The Films of Tarsem Singh
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Immortals (July 3/12)
Obviously inspired by the success of 300 and Wrath of the Titans, Immortals follows Henry Cavill's Theseus as he sets out to stop a vicious warlord (Mickey Rourke's King Hyperion) from obtaining a deadly weapon - with his companions on this epic journey a scrappy sidekick (Stephen Dorff's Stavros) and a mysterious oracle (Freida Pinto's Phaedra). Immortals has been infused with a pervasively routine feel that grows more and more problematic as time progresses, with the movie's been-there-done-that vibe compounded by Cavill's terminally bland work and an ongoing emphasis on underwhelming action set-pieces. Far more problematic, however, is the relentless chatter that fills up much of the film's overlong running time, as scripters Charley and Vlas Parlapanides continually stress the characters' context-free and almost impossibly dull conversations on the nature of Greek mythology (ie who cares?) Filmmaker Tarsem Singh's efforts at alleviating the senseless atmosphere generally fall flat, as the director has suffused the movie with a larger-than-life visual sensibility that ultimately stands as just another misbegotten element in a hopelessly disjointed piece of work (ie there's a palpable lack of cohesiveness here that is, more often than not, disastrous). And while the film does boast a small handful of compelling moments - eg Theseus delivers a rousing speech to his troops just before the final battle - Immortals, by and large, comes off as a distressingly cynical cash-grab that seems to exist only to profit from the success of its like-minded predecessors.
Based on the Brothers Grimm fable, Mirror Mirror follows Snow White (Lily Collins) as she's forced to leave her kingdom after an assassination attempt by her wicked stepmother (Julia Roberts' The Queen) - with the film subsequently detailing Snow's friendship with seven scrappy dwarves and her eventual romance with a handsome prince (Armie Hammer's Alcott). Filmmaker Tarsem Singh has, expected, infused Mirror Mirror with an impressively striking visual sensibility that does, for the most part, remain an ongoing highlight within the proceedings, as the movie otherwise suffers from a pervasively familiar feel that prevents it from wholeheartedly justifying its existence (ie Tarsem and company aren't quite able to bring anything terribly new or exciting to this well-worn tale). Having said that, Mirror Mirror has admittedly been peppered with a number of agreeable elements that prove instrumental in sustaining the viewer's interest - with the uniformly charismatic performances certainly going a long way towards staving off one's boredom. (The stars are fine in their respective roles, undoubtedly, yet it's ultimately the off-kilter supporting cast that consistently manages to deliver the goods.) And although the repetitive, padded-out midsection threatens to negate the watchable vibe, Mirror Mirror bounces back for an expectedly (and appreciatively) upbeat finale that confirms its place as a passable bit of kid-friendly entertainment.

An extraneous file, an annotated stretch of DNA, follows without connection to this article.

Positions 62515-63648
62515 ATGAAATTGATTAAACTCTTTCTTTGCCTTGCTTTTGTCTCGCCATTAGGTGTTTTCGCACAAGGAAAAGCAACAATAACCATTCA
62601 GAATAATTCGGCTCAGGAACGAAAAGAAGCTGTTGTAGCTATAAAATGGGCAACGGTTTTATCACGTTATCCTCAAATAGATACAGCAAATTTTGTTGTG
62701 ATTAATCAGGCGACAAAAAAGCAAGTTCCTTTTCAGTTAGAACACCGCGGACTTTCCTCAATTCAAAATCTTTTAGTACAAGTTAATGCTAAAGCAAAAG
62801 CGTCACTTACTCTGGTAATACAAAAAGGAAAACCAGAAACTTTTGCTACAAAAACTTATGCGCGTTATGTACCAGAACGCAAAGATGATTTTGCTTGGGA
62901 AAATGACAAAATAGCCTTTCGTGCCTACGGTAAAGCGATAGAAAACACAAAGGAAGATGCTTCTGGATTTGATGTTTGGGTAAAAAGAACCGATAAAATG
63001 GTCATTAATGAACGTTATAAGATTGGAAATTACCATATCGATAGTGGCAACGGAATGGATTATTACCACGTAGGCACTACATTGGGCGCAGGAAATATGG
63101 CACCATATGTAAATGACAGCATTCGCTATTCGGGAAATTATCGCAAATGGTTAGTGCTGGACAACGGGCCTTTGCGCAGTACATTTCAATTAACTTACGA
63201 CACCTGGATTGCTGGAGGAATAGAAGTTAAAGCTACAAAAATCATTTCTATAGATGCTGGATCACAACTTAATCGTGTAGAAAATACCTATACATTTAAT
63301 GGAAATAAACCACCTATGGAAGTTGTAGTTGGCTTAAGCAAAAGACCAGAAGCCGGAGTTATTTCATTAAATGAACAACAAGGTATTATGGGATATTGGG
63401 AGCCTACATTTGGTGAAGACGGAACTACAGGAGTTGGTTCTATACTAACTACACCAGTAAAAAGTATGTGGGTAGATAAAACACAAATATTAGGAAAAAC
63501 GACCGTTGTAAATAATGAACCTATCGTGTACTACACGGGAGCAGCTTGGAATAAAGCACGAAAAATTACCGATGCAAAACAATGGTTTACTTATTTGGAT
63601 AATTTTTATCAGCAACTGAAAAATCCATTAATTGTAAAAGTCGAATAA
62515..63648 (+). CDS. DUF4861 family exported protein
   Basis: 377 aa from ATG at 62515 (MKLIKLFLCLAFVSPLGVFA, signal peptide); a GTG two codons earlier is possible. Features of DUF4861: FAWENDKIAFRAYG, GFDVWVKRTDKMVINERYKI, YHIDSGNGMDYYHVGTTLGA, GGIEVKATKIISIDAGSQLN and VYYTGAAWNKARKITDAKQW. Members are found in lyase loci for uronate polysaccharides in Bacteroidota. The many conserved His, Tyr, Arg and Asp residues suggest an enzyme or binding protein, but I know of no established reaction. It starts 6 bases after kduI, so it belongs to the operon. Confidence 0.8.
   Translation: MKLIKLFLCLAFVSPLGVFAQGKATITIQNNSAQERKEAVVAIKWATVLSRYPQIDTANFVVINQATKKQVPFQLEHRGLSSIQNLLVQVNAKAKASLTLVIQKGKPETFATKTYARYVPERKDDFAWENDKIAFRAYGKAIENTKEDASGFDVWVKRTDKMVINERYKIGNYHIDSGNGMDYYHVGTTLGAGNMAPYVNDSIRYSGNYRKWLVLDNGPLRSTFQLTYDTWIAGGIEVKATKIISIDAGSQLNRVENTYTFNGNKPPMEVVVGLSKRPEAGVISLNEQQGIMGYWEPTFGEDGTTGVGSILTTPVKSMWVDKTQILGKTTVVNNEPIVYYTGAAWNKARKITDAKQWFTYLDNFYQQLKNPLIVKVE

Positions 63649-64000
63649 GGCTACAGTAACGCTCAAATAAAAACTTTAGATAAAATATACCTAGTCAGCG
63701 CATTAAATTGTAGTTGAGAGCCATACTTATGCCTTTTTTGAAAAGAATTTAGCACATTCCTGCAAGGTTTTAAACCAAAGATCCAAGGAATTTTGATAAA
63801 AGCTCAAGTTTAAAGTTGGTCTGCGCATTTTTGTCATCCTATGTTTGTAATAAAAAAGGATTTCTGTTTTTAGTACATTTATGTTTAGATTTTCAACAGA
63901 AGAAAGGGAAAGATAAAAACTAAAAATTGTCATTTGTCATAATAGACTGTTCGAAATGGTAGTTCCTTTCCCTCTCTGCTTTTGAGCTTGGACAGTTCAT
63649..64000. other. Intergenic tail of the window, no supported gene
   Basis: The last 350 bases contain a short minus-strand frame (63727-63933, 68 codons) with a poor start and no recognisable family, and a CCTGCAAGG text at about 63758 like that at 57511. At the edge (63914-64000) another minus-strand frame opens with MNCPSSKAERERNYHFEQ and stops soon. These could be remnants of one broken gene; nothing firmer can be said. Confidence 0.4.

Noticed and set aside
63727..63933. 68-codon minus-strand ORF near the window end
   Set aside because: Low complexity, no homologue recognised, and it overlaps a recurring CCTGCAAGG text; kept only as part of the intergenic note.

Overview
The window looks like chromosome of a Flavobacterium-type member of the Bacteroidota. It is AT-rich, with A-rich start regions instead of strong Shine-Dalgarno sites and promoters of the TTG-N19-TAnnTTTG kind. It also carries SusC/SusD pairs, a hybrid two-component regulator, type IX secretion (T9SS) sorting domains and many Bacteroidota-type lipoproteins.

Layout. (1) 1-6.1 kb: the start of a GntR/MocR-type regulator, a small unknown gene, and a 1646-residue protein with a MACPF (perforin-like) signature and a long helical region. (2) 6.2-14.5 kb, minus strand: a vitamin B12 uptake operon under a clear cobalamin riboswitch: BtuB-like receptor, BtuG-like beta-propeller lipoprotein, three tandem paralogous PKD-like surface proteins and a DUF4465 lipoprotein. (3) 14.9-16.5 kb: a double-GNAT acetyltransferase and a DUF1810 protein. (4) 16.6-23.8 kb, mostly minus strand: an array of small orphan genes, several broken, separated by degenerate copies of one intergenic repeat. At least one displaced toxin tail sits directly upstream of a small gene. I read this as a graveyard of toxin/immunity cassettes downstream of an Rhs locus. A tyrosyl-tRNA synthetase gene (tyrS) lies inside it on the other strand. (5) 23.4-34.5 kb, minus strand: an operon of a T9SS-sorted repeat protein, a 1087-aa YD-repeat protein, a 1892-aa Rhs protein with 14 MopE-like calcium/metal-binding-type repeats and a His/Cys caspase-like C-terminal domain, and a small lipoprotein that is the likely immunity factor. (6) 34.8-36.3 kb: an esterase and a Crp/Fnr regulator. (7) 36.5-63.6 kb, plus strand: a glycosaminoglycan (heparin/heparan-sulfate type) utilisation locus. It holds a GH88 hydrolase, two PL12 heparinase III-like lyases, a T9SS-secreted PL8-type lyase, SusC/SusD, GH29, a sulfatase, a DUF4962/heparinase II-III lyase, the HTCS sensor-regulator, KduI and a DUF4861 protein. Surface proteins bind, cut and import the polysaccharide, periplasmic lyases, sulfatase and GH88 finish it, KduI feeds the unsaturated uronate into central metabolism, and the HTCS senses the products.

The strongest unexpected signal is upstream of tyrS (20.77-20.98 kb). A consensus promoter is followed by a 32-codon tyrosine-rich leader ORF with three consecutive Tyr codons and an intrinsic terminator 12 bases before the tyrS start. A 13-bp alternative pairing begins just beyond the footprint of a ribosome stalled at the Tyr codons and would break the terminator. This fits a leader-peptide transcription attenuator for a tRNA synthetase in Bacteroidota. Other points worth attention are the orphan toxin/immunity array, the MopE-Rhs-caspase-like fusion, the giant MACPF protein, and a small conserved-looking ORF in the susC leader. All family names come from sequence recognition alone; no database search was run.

Self/less (July 15/15)
Tarsem Singh's most accomplished (and entertaining) movie since his debut, 2000's The Cell, Self/less follows Ben Kingsley's dying millionaire, Damian, as he participates in a super-secret operation that will transfer his consciousness into a younger, healthier body (Ryan Reynolds) - with the movie subsequently detailing Damian's slow realization that the man behind the revolutionary procedure (Matthew Goode's Albright) might not be as altruistic as he seems. It's an engrossing premise that's employed to watchable yet unspectacular effect by Singh, as the movie, written by David and Àlex Pastor, goes in a decidedly (and, sporadically, lamentably) familiar direction once it passes a certain point. Rather than explore the wealth of drama inherent within the setup, the Pastor siblings opt to take the narrative in a more over-the-top and action-packed direction - with the film ultimately transforming into in all-out thriller as Damien begins investigating the secrets behind Albright's age-defying technology. It's in this realm that Self/less seriously tests one's ability to suspend one's disbelief, as it is, to put it mildly, difficult to believe that Damian would so aggressively question the hows and whys of his new body (ie the character's dogged pursuit of the truth ultimately puts the lives of several others in jeopardy, in addition to his own). It's nevertheless worth noting that Self/less remains quite entertaining for the duration of its running time, with the movie benefiting substantially from both Singh's direction and the various performances. (Reynolds' exceedingly charismatic and compelling work here is almost revelatory in its effectiveness.) The end result is a decent throwback to the sci-fi/medical thrillers of the 1990s, with the film's adult-oriented sensibilities ultimately ensuring that it stands out in a landscape littered by cartoons and comic-book extravaganzas.